Last month we discussed the Golden Age of Collecting, 1975-1989, and teased readers about how one word affected our personal collecting habits and those of many others.
In 1982, the high point of this era, a well-dressed man came into our booth in New York City and, after looking around, said, “You have a lot of great ephemera.” We looked at one another and didn’t know what he meant. Was it a skin blemish or what?
We admitted we were not aware of the term. He said, “Your posters, handbills, pamphlets, tickets are all ephemera.” He then said, “You should join the Ephemera Society of America,” and handed us a card that indicated he was the president of such a group.
As soon as we got home, we went to Webster’s for a full definition. Wow! We were interested and joined this “upscale” organization. Our first newsletter changed our whole world of collecting.
At the bottom of one page in a small notice, we read, “Important auction to be held by the United States Library of Congress, collection of all paper labels, boxes and wrappers approved by the Food and Drug Act and entered to Congress. Call for details.”
We called and set an appointment to view said ephemera. Upon arrival at these intimidating, hallowed halls, we were ushered down to a basement and saw aisle after aisle of thousands of file boxes. The official brought a cart with one box of sample material for us to view. After our viewing of this never-before-seen material, we decided that we wanted it.
We entered our bid, not knowing how many boxes were involved.
A month later we received a call that we won and had to wire $200 for shipping. A few days later, a truck pulled up to our home and delivered 32 boxes! It took a week to sort out the wonderful, graphically beautiful “ephemera” – the new word in our life.
When the Society held a fair for members, we exhibited a handful of our newfound treasures. We became the new kids on the block and drew a crowd to our booth.
Our collecting world changed with a whole new understanding of exactly what the word meant. Webster’s brief definition of “ephemera” is “Collectibles, as in posters, tickets, letterheads not intended to have lasting value.”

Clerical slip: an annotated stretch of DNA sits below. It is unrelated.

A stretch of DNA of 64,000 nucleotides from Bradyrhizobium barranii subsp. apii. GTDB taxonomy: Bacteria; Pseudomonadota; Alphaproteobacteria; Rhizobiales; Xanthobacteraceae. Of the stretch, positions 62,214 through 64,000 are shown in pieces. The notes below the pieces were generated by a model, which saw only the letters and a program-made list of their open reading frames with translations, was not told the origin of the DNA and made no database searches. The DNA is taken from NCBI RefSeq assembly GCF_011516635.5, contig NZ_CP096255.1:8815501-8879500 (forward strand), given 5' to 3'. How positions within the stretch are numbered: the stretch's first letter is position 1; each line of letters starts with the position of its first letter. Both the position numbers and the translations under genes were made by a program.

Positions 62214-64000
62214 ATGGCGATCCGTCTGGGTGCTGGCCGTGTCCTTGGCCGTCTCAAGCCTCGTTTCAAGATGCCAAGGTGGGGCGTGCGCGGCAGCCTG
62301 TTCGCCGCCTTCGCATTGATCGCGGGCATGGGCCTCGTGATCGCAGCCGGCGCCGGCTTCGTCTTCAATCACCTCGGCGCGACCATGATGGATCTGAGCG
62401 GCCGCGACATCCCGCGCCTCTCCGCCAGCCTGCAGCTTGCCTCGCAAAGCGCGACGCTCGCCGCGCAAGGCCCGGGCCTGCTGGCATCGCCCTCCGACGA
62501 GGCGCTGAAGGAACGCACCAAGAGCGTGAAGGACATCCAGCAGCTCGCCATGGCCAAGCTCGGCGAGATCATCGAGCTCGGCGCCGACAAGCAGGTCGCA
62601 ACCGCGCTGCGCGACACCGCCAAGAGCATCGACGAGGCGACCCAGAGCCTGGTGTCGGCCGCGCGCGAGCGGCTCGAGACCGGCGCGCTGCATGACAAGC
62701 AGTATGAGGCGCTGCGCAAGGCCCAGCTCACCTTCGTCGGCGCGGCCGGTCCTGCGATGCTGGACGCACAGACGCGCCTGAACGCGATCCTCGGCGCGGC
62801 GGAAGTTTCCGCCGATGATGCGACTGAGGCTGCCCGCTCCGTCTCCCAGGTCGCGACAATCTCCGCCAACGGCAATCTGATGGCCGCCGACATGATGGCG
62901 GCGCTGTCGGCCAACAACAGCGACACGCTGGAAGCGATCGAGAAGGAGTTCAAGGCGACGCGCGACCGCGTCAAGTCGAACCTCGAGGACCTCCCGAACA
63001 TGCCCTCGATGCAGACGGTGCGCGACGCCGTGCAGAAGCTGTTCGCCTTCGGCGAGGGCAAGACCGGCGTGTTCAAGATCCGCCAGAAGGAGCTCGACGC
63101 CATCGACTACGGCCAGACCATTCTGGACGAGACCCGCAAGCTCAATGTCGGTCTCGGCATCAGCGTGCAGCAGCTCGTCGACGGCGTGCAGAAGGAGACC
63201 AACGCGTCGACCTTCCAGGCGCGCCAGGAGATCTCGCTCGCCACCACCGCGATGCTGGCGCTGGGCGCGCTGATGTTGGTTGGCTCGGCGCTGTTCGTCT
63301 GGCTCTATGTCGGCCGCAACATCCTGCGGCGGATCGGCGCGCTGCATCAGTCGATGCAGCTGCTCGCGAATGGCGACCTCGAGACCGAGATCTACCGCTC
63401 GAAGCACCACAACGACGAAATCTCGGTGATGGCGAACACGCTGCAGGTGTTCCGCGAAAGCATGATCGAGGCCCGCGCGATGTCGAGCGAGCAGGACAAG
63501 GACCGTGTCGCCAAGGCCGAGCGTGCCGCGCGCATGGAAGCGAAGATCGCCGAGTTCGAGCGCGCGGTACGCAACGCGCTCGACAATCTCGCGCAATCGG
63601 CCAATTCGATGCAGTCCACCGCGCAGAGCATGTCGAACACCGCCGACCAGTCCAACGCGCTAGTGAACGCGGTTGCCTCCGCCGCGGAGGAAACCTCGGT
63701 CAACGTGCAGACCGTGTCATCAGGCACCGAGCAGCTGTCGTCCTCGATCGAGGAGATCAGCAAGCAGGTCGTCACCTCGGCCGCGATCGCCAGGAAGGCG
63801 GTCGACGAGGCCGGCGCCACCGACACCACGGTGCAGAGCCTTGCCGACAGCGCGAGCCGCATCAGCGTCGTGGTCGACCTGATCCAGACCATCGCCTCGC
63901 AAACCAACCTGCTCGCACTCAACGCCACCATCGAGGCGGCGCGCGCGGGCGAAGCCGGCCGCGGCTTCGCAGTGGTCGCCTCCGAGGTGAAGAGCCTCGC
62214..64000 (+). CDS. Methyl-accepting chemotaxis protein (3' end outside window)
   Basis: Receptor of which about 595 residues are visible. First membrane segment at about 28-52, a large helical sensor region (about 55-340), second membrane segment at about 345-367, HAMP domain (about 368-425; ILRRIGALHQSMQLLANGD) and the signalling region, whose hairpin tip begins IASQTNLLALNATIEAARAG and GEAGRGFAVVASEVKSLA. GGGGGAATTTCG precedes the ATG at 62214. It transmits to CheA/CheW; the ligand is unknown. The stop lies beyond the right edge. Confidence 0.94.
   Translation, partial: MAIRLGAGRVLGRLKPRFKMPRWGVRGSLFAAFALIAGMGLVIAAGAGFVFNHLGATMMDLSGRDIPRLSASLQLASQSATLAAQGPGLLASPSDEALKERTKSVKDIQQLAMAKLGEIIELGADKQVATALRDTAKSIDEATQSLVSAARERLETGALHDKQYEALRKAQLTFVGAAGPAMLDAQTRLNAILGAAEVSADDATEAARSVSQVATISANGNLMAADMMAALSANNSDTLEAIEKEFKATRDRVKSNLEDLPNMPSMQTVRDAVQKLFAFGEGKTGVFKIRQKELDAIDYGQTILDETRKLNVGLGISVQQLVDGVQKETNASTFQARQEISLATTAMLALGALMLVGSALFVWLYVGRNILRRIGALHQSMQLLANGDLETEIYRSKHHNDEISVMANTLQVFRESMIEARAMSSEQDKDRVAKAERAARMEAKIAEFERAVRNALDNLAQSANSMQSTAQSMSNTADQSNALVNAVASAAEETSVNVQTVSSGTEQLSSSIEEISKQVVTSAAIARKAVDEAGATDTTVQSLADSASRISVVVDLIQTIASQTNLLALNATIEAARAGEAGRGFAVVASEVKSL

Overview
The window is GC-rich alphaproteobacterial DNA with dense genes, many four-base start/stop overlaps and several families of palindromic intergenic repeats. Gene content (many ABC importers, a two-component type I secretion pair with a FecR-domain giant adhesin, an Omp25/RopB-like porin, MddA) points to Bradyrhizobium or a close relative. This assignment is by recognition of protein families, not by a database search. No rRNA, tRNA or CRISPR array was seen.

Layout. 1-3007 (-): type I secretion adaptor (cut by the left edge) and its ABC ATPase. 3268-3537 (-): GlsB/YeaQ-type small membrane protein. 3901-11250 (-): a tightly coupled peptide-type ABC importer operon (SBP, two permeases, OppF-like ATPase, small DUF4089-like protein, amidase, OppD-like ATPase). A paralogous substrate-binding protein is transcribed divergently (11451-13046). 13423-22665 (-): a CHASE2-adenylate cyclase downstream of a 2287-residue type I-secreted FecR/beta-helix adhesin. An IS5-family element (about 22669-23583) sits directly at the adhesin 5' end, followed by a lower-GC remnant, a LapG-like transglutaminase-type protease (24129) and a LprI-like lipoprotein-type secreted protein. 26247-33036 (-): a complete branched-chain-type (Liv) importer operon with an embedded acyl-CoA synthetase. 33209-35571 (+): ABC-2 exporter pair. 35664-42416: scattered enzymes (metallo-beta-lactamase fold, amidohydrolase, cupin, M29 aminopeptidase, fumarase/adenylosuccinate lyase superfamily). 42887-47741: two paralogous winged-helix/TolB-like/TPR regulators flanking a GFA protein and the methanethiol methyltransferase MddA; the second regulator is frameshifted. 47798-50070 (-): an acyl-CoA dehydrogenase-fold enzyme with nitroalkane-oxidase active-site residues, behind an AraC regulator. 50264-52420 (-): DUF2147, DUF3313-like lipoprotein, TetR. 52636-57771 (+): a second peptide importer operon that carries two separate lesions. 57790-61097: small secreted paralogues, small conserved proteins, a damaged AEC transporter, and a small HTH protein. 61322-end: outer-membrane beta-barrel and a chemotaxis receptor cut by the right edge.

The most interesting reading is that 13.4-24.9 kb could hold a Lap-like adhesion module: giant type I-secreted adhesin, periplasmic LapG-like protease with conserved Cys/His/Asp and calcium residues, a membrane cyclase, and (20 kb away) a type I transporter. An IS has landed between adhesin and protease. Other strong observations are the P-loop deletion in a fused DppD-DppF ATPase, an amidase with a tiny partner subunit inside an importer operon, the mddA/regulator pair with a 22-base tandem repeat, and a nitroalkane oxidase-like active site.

So, there you have it … when something in quantity is quickly destroyed, surviving pieces become very collectible. The list includes trading cards, playing cards, manuscripts, sheet music, Valentine cards, invitations, labels, political handouts, postcards and almost anything paper and cardboard. The most interesting aspect of this ephemera world is the historic value of each category, along with the artistic graphics of the period.
Right on the heels of this new interest, an ad in the Newark Star Ledger Daily announced, “An auction of an estate will be held at the Mayflower Storage Warehouse, featuring period furniture and quantities of collectible ephemera. Viewing will be held three days prior to the sale.” I took a two-hour lunch break from my job to see what was offered.
Fast forward to results: We purchased several posters, broadsides, and two boxes of old paper because it was our newfound collectible interest. Only about 25 other people attended the event, so our purchases were bargains!
At the bottom of a box, we found 119 clipper ship cards. After researching exactly what their purpose was, we realized this was truly a treasure. It became the biggest find in our collecting lives.
Clipper ship cards were postcard size on heavy board and hand painted. Sea captains at South Seaport, N.Y., would seek prospective travelers in 1849 to go to the California Gold Rush. The cards would tell how many days to reach the West Coast and promote the anticipation of wealth. Come to find out, these cards are one of the rarest forms of ephemera known. The South Seaport Bank had 12 in a glass case as rarities – we had 119!
Had we not known what “ephemera” meant we would not have realized these great finds.
Recently, we conducted a “mother-in-law” research and asked nine people if they knew what ephemera was. Seven of the nine had no idea.
So, whether you are a philatelist (stamp collector), numismatist (coin collector) or ephemerist (paper collector), you know specialized collecting is rewarding and can also be a good investment.
We might not have another Golden Age of Collecting, but there certainly are a lot of things that can be collected for historic value. So, Mom, don’t throw out the kid’s baseball cards!
Jerry Glenn, former owner of Reminisce gift shop, currently is an appraiser of certain collectibles.